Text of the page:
Born in Venice around 1670, Caldara gave Barcelona the first opera ever heard in Catalonia, Il più bel nome (1708), commissioned by his patron, the future Emperor Charles VI, before eventually settling in Vienna in the latter’s service in 1716. A prolific composer with three thousand works to his credit, Caldara died in the Austrian capital in 1736 – in the Kärtnerstrasse, like Vivaldi five years later . . . and in a similar state of destitution. [...] The genre, born in the wake of the Counter-Reformation and illustrated notably by the Roman composers Carissimi and Landi, was initially sung in Latin and performed in pious confraternities. But La Maddalena is an oratorio volgare, that is, sung in Italian. [...] The protagonists of La Maddalena, six in number, are split between Earth and Heaven. They are Martha, Mary Magdalene and a Pharisee on the one hand; Jesus, Earthly Love and Divine Love on the other. They divide among them thirty-three arias and ensembles, in a sequence alternating recitative and aria. Vincent Borel

Le choix de France Musique award Choc Classica award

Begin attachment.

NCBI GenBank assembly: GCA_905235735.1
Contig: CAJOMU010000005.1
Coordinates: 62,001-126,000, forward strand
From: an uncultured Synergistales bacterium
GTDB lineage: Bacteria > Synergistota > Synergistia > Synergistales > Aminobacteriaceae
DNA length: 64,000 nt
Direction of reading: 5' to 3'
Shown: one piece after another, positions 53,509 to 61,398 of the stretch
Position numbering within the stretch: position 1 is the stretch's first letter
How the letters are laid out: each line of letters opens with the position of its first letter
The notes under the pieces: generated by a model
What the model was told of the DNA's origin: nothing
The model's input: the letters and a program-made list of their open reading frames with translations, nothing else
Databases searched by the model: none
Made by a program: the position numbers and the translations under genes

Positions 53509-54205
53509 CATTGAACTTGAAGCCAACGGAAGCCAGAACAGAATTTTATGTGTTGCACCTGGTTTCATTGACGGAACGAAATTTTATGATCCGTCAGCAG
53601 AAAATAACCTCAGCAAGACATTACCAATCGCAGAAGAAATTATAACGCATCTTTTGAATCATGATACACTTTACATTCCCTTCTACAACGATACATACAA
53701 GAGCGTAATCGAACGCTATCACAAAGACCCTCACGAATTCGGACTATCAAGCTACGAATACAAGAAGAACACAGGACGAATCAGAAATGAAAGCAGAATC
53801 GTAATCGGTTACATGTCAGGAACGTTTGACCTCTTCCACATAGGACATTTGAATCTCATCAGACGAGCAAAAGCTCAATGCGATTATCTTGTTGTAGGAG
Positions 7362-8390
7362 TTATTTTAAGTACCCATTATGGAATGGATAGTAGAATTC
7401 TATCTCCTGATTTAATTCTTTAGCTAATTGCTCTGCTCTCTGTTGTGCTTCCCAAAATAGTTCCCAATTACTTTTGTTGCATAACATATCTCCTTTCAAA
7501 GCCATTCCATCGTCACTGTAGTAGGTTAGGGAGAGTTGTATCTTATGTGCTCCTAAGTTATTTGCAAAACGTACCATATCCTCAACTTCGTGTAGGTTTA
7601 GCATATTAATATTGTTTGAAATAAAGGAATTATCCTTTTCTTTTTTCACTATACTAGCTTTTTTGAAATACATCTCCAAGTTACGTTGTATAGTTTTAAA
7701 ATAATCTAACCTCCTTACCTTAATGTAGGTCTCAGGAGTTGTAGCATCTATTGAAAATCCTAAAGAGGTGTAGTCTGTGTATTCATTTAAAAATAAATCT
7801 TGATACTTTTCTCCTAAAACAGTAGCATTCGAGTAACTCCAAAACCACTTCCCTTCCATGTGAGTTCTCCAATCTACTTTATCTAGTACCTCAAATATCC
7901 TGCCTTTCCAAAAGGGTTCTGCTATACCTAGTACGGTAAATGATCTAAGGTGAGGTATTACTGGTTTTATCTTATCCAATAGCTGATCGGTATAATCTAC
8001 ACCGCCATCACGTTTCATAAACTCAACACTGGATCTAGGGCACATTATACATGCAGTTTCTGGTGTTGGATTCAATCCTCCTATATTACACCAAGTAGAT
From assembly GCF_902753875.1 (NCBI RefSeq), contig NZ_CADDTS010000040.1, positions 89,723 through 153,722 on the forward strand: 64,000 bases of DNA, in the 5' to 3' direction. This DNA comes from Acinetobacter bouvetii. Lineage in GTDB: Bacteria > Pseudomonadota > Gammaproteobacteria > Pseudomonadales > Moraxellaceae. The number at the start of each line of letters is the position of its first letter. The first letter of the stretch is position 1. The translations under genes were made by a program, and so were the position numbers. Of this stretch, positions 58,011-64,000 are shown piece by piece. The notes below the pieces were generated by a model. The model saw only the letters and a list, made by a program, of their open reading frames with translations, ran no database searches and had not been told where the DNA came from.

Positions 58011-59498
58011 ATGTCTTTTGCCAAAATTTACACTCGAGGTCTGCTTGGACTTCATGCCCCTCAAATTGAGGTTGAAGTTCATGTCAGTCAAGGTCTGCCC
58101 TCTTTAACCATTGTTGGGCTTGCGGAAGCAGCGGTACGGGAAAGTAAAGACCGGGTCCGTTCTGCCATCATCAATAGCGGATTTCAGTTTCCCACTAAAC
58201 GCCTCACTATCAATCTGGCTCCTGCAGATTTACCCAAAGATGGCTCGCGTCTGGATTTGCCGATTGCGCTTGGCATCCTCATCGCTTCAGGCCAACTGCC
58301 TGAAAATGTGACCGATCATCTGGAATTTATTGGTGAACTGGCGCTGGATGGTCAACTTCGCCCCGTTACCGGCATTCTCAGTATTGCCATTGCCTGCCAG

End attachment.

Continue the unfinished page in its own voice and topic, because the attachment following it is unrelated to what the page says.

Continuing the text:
"Guillon’s shrewd direction produces a scintillating performance that offers fresh light on Caldara’s qualities."
Gramophone
"Benedetta Mazzucato's contralto is plummy and full-bodied as Earthly Love, while the more androgynous tones of countertenor Damien Guillon (also the ensemble's director) suggest more angelic realms. Reinoud van Mechelen's velvety tenor assuages as Christ, and Riccardo Novaro's baritone is suitably resolute for the Pharisee. The recording is intimate and detailed."
BBC Music Magazine
"While the new recording cannot and does not displace the Jacobs, it is worthy to stand alongside it. That in itself is high praise; we are lucky to have two such outstanding recordings of this lovely work."
Early Music Review